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it varies from patient to patient depending upon psychological neurological variables, personality, medications taken, environment, and many other factors. as said before there can always be pain so learn to observe very carefully and discern very deeply.
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IN my experience my Mom screams when I try and cut her fingernails, which she never did. She will sream before I even touch her with a washcloth now too, very very skiddish and yes moaning and complaining, she was never a complainer. Mom never wanted to put anyone out for her, she always told us that, go figure she comes down with Alzheimers, poor thing. I have to explain everything before I do it, "I am going to wash your face, take out your teeth, I need to wash your privates, I warmed up the cloth, etc" but she still usually yells. A good gossip story, made up even, is the only thing that an occupy her mind and gets us thru it easier. Mom started to cuss a little, never did it in her life, but with the medication, she stopped that.
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Hi jdmb~After experiencing AD in my family, as a caregiver, I would like to say that all patients with AD do not act and respond the same way. They also are on many drugs that can possibly have a strange side effect. There are also several stages to AD-and some of them can present a bazzare behavor. Thus it is very difficult for the family or caregiver or both towitness and understand-as these people with AD are basically in their "own world"..
I would strongly suggest you contact your nearest Alzheimer's Association Chapter-speak with them, and possible attent a support group meeting. Although you may feel fustrated or even alienated--you cannot take it personal-as this AD person has a very different perception of their life than we do/did as a caregiver. You may also want to read-up, either online or thru books you acquire on the many behaviors one my encounter. The 24/7 # for the Alzheimer's Helpline ia (800) 272-3900. Knowledge is Power-as there presently NO CURE for this disease.
Best to you on your caregiver's journey!
Hap
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Just a brief follow-up----there are some people who do moan/cuss/and cry for help-and when you ask them what they want-they have no idea-it is all part of dementia. Check with the neurologist on this, and make sure-also ask your pharmacist, if this is not a medication interaction. Lastly, anti-psychotic meds and AD--DO NOT MIX.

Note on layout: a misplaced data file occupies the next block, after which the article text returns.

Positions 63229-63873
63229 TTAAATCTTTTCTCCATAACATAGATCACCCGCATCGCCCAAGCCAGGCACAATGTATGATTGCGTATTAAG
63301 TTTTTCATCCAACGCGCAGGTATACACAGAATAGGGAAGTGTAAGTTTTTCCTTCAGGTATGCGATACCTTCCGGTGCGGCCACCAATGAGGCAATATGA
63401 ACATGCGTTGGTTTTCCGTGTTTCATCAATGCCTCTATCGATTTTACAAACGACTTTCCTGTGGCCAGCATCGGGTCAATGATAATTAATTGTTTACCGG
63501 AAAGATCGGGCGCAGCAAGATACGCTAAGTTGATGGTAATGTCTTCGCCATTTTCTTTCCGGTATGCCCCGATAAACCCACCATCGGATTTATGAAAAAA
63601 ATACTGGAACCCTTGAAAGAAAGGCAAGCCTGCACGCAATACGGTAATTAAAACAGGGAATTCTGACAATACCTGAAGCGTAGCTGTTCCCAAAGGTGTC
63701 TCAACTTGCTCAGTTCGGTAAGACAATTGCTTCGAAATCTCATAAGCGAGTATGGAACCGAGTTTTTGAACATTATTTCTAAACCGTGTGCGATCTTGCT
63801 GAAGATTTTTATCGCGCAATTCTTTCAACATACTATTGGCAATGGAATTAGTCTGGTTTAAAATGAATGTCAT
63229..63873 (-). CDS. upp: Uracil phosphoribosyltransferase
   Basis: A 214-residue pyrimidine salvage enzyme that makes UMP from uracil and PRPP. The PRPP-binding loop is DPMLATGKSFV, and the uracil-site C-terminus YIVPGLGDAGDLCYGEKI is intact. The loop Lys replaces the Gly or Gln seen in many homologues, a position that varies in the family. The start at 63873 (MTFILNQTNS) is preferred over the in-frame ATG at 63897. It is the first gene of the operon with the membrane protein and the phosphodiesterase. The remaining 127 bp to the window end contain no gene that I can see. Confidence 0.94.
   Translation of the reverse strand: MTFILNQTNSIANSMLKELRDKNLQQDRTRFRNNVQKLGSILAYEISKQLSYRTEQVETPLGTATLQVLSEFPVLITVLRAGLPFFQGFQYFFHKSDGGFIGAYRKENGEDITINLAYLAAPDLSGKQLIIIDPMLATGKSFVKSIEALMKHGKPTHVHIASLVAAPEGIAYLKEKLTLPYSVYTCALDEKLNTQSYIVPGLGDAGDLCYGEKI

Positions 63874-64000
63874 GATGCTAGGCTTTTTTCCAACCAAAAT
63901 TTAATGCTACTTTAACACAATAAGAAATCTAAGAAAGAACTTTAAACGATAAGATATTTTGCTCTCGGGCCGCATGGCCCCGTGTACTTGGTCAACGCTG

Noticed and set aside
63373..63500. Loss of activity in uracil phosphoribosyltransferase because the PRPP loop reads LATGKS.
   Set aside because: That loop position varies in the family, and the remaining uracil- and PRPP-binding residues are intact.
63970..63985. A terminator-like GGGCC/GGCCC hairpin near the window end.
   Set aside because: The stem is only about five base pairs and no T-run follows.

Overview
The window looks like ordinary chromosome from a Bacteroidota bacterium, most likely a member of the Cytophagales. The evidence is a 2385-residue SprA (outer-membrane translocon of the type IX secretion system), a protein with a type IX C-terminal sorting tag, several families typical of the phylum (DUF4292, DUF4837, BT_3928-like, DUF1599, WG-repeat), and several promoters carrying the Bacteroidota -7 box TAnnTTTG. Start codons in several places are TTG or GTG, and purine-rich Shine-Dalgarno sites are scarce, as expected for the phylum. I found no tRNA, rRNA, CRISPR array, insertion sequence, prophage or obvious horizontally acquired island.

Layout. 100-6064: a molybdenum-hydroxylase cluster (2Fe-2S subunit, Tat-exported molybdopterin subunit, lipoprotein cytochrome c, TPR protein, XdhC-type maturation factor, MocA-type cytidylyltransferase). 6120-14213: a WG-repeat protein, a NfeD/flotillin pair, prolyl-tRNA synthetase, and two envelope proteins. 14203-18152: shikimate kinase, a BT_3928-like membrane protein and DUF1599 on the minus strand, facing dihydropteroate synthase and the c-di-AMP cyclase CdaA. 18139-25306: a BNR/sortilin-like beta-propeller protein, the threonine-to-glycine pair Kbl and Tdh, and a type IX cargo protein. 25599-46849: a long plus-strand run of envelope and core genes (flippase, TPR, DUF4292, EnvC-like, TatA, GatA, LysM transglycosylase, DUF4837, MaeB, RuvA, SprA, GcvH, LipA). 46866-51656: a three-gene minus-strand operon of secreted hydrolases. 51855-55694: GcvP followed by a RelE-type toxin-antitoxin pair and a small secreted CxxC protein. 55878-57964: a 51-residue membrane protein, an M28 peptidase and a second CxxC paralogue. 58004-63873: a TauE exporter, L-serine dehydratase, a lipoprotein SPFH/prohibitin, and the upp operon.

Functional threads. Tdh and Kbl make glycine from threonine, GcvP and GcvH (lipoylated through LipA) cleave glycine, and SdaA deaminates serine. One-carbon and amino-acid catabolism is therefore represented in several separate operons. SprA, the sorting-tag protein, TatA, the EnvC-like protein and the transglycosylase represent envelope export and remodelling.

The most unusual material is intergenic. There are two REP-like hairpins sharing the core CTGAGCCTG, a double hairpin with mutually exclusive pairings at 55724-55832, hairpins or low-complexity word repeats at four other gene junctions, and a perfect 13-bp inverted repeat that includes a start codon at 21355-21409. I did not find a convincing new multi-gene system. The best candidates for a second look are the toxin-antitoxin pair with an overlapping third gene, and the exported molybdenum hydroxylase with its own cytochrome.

Best
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If one is thinking of medicating their loved one to control the moaning or cussing, I would be very wary of this. So many people, adults and children, are medicated to control behaviors. But medications can cause unwanted side affects, cause more of an interaction with all the other meds the person is taking, and, in some cases, even cause death. Magazines advertising certain psychtropic drugs warn to not give them to seniors with confusion or dementia, that they can cause death. My mother was given a drug to control her outbursts in which she would throw dishes, causing them to break into hundreds of pieces. It caused her to become almost catatonic.
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My moms neuro also says the THREE antipsycotic meds are black labeled sort of speak, only use if you have to. But, his #1 choice of an anti seizure medication called depakote has been our life saver , and its the most common medication at the daycare I heard from the nurse. Mom doesnt have seizures, never did, but she is not agressive , combative, or wandering now. Her nervous anxiety of having "to go" have died down, its a blessing for her and us. Ask your Dr I would say, he knows best and he wouldnt prescribe anything that woudl interact with other meds, he is a dr, the pharmacy wouldnt either. Just be honest about all meds to every Dr you speak with .